The purpose of the jury charge is to set before our jurors the law to rationalize their beliefs and to give their jurors a face-saving reason to change their beliefs.
The presentation of evidence serves two purposes. First, it gives our jurors—those who believe our story—ammunition to use in the jury room to resist the weight of personality arrayed against them, or to give the government’s jurors a face-saving reason to vote for acquittal.
Second, the presentation of evidence makes it possible for us to give the government’s jurors blockbuster evidence that they have not been primed to expect, which might change their minds. At the same time, defensively, we want to keep the government from introducing blockbuster evidence that might actually change our jurors’ beliefs.
The presentation of evidence, the wrangling over admissibility, and the closing arguments under this model look just like the same procedures under a more traditional model (in which we pretend that jurors don’t actually make up their minds until deliberations).
What about opening statement? In opening statement, we tell the jury what they should believe. Nobody is going to believe something just because a defense lawyer tells him to. So the jurors’ beliefs, in this model, are formed in jury selection and affirmed in opening statement.
In this model, jury selection is everything. In jury selection, the jury, given the parameters of the accusation (the elements and, at least in hypothetical terms, any major issues), comes up with the defense (perhaps among other possible defenses), and in opening statement you confirm that that is your defense. Roughly, in voir dire this would happen:
You: How could someone charged with this crime in hypothetical circumstances like this not be guilty?
Jurors: Maybe because X, or Y, or Z.
And in opening statement this would happen:
You: You’re right, jury. Y. And here are the facts that back that up.
If the jury didn’t come up with your defense in jury selection, it was a lousy defense.
Treating jury selection like it’s all that matters doesn’t preclude treating opening statement like it’s all that matters, treating your objections to the government’s evidence like they are all that matter, treating your cross-examination of the government’s witnesses as all that matters, treating your presentation of evidence as all that matters, and treating closing argument as all that matters.
But if you don’t win your case in jury selection, at best you have an uphill battle to win the case in the end.
(That’s why you should come to TCDLA’s voir dire seminar in Dallas next Thursday and Friday.)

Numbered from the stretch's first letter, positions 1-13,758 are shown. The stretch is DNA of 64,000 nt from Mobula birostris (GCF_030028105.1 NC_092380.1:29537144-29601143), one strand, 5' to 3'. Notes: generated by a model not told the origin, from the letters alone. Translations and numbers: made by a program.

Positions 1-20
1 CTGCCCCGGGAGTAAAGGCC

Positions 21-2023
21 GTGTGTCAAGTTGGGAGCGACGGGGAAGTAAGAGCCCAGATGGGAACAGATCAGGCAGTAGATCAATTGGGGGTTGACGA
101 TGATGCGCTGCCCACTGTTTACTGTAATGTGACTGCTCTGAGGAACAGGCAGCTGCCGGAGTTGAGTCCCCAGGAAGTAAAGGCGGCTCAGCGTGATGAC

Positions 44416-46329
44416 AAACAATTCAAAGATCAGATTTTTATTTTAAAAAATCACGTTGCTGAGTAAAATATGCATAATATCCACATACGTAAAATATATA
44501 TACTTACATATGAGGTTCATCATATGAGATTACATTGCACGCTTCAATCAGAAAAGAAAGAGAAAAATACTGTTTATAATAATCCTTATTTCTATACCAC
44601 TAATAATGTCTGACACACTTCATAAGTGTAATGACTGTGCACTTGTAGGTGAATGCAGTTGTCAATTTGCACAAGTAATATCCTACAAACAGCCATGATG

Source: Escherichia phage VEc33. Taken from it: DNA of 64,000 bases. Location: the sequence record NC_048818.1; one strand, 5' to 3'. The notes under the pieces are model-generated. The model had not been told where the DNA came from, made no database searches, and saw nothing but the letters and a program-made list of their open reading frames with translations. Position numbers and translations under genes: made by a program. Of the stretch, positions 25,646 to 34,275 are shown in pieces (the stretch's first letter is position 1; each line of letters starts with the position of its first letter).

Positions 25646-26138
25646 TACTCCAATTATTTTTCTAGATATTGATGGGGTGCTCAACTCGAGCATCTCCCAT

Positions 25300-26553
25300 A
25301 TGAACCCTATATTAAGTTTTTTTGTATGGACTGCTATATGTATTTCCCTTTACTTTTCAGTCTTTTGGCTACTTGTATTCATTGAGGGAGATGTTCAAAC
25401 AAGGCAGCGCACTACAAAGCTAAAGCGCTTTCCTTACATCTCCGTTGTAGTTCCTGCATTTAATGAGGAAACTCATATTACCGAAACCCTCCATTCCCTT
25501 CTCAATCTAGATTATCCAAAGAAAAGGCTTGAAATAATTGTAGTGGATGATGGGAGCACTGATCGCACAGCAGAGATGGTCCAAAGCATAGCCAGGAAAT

This is not entirely correct. There is something else that will change jurors’ formed beliefs. I’ll talk about it in another part of this discussion. ↩
…That night, someone sent an e-mail to Vietnamese groups alleging appellant was going to Vietnam to “bow down” to Ho Chi Minh and the Vietnamese Communists.
. . . . .
In 2014, appellant [Al Hoang] won the Republican primary for State Representative District 149. Nguyen continued to label appellant a Vietnamese Communist. In October of that year, Nguyen reported that appellant’s father committed suicide in 2007 because appellant was a Communist. Nguyen also stated that appellant made the bomb with which he was threatened in 2012 to gain attention.
From 2010 to the time suit was filed in October 2014, articles published in Thoi Bao called appellant “a Vietnamese Communist, an agent of Vietnamese Communist, or a spy of the Vietnamese Communist [sic].” These articles were also disseminated to Vietnamese groups and over the internet.
Appellees win: Appellant had failed to provide “clear and specific evidence that the
statements of which he complains were published with actual malice….”
While Hoang v. Nguyen was pending the same panel of the Fourteenth Court of Appeals — Justices Martha Hill Jamison, John Donovan, and Marc Brown — in State v. Stubbs upheld Section 33.07 of the Texas Penal Code in the face of an overbreadth challenge.
Section 33.07 forbids using someone’s name online without his consent with intent to harm him.
The appellees’ speech in Hoang v. Nguyen — articles about Mr. Hoang disseminated over the internet — used his name online without his consent with the intent to harm him.